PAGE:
Thousands more migrants rescued on Mediterranean Sea crossing
Nearly 3,000 migrants have been saved in a single day after trying to cross the Mediterranean Sea from North Africa to Europe.
The International Organization for Migration (IOM) said that several ships were involved in more than a dozen rescue operations on Thursday.
The majority of those plucked from the water were taken to Italy, while more than 500 migrants were taken back to Libya.
Casualty numbers are not yet known, although IOM reported that the remains of six people had been found in recent days along the Libyan coast.
Another well used Mediterranean sea route to Europe is via Turkey to Greece.
IOM said that more than 5,000 migrants had crossed the Aegean Sea that separates the two countries in the first four months of the year, with Syrians and Iraqis forming the majority.
That number is far below what it has been in recent years, but what is new is that the route is being used by migrants from several far-flung countries, including Kuwait, IOM’s Joel Millman said:
“So we’re observing this and wondering the degree to which Turkey continues to be an escape valve let’s say for the Iraq-Syria conflict and the corridors in the Kurdish region, which would make a lot of sense. But what is the surprise is how many other country nationals seem to be accessing Turkey to make this same voyage to Greece, and I would include, we continue to see Haitians and Dominicans from the Caribbean coming to Greece from Turkey. Tiny numbers, but it’s still going on.”
Worldwide, IOM reports more than 1,900 accidental migrant deaths so far this year; the Mediterranean region accounts for about two-thirds of that total.
Pledge to probe Venezuela protesters’ deaths welcomed
In Venezuela the ongoing loss of life in anti-government demonstrations reflects the “alarming” situation there, the UN human rights office said on Friday.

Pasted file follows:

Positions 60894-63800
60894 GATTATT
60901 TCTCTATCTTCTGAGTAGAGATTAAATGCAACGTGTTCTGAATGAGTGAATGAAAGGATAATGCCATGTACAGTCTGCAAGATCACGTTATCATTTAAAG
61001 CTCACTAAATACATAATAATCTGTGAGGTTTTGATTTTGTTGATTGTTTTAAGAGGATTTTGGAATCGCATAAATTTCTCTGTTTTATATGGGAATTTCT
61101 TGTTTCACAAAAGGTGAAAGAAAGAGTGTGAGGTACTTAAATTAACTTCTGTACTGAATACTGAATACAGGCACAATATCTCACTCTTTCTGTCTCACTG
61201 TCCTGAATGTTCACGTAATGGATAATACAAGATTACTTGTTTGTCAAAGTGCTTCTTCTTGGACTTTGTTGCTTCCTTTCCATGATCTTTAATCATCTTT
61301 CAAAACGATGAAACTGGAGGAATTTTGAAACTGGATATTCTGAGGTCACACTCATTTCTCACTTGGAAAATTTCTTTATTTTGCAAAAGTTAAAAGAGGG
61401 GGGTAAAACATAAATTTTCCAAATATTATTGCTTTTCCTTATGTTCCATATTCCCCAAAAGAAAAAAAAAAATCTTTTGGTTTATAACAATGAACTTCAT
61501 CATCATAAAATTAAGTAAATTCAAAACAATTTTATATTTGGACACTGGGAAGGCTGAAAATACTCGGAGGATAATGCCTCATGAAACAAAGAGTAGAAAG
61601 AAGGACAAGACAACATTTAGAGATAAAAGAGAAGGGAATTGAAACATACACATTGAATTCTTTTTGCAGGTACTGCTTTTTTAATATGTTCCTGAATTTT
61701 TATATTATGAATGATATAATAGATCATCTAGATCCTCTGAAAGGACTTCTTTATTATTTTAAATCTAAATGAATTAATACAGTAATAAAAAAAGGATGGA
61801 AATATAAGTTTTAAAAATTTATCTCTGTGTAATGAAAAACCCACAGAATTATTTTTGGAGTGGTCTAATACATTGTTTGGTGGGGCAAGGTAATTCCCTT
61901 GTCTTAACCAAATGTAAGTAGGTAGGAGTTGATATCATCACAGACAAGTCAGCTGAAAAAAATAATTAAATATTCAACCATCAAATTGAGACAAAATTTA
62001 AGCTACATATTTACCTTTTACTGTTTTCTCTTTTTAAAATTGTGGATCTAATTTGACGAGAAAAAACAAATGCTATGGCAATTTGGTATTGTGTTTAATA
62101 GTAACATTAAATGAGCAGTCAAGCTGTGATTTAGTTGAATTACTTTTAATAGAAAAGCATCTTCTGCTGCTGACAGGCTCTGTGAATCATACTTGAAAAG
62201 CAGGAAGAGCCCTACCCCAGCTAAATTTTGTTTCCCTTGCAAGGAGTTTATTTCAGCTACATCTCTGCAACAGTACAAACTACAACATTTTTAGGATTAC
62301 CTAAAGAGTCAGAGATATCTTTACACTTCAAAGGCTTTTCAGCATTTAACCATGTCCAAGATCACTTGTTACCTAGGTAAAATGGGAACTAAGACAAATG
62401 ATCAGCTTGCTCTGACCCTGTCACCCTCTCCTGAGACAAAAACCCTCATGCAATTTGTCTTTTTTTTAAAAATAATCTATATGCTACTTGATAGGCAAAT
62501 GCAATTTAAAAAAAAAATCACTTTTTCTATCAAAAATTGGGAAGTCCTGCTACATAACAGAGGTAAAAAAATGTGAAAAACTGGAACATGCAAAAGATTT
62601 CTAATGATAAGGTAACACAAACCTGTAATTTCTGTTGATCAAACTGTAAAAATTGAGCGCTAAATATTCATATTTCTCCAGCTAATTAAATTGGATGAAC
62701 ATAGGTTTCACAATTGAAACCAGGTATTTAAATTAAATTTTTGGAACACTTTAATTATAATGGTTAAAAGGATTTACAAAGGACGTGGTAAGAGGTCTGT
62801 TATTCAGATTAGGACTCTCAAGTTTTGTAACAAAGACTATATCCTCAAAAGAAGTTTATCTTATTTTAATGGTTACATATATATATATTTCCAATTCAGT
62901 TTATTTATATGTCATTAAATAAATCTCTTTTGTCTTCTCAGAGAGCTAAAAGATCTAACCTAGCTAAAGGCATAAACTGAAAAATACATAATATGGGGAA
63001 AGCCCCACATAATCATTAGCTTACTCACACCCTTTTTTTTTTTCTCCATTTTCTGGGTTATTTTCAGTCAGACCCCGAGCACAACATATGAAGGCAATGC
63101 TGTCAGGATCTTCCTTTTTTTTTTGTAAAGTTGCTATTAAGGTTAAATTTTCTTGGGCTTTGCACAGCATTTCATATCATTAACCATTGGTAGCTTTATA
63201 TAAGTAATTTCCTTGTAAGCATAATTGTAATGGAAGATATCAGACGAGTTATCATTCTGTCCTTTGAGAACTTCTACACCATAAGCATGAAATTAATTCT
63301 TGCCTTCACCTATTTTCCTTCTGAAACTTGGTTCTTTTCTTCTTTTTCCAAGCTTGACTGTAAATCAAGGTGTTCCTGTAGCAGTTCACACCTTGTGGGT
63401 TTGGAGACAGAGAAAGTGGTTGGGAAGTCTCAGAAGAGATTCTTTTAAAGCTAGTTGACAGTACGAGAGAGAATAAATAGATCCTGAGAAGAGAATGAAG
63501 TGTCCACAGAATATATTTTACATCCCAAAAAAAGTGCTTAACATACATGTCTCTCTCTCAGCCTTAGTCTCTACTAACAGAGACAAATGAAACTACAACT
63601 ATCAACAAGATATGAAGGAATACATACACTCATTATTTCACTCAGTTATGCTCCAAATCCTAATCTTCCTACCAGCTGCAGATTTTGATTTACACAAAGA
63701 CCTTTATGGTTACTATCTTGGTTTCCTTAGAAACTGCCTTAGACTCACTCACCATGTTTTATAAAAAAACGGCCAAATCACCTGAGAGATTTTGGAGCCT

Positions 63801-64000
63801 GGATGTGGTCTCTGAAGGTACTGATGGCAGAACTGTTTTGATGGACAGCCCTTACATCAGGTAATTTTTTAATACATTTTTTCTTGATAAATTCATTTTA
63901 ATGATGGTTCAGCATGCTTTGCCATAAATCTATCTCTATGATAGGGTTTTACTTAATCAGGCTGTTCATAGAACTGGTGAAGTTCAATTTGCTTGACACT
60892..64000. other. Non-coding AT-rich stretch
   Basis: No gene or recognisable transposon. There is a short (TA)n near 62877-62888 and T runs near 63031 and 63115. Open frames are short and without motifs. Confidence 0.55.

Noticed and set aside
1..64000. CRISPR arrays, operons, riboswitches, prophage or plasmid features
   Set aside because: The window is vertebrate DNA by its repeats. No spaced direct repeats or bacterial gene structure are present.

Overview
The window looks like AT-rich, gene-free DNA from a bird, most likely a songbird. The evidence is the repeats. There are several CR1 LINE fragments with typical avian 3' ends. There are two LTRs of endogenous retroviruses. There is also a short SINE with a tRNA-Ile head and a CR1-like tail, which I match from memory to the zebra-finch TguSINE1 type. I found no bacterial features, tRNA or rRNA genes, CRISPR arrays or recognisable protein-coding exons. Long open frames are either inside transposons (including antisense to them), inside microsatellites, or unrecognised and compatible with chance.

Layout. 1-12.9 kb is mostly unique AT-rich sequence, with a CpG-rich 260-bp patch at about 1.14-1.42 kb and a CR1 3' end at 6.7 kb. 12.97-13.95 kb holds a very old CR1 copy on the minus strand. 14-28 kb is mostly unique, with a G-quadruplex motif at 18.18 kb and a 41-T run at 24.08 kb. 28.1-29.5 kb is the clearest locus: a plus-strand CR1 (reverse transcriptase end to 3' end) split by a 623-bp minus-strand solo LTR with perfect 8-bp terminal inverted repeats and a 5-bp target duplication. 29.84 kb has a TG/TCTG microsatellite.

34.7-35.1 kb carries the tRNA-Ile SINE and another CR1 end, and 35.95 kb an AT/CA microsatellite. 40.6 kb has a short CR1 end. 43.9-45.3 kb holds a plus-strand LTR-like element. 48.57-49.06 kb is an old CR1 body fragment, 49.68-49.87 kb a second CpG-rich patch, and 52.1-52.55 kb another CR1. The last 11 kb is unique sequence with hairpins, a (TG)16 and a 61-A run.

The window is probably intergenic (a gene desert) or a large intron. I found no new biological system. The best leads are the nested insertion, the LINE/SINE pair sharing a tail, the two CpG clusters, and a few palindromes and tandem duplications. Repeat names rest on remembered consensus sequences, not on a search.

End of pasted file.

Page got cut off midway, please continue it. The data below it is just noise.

To date there have been 42 confirmed deaths related to the most recent protests against President Nicolas Maduro, against a backdrop of rising tension and serious economic hardship.
The UN Office of the High Commissioner for Human Rights, OHCHR, which is seeking access to the country, said that it welcomed the Venezuelan Attorney General’s announcement that the deaths will be investigated.
Here’s OHCHR spokesperson Rupert Colville:
“There are of course allegations of excessive use of force by security forces, so I stress again the importance of them operating in accordance with international human rights standards. Also, there are reports of violence by armed groups…proliferation of weapons. We also urge protesters to use peaceful means, I think that’s very important as well…It’s very alarming what’s happening in Venezuela.”
Mr Colville also expressed concern that civilians have been detained and brought before military tribunals.
And he added that the decision to take away the passport of opposition politician Henrique Capriles was “unlikely to help” reduce tensions.
Mr Capriles was due to meet the UN High Commissioner for Human Rights in New York on Friday, but his lawyer will take his place, Mr Colville told journalists.
Concern over “selective” detention in Argentina
Rights experts at the UN have expressed alarm at what they call the “selectivity” of Argentina’s criminal justice system against vulnerable individuals.
According to the United Nations Working Group on Arbitrary Detention, those most likely to be arrested there on suspicion of committing crime include street children under 16 years old, indigenous people and migrants.
Lesbian, gay, bisexual, transgender and intersex people are also unfairly targeted, the experts said in a statement, at the end of an official visit to Argentina.
Panel members Sètondji Adjovi and Elina Steinerte also said they were “particularly alarmed” at the “disproportionate response” by the authorities to protests carried out by the country’s indigenous peoples.
Daniel Johnson, United Nations, Geneva.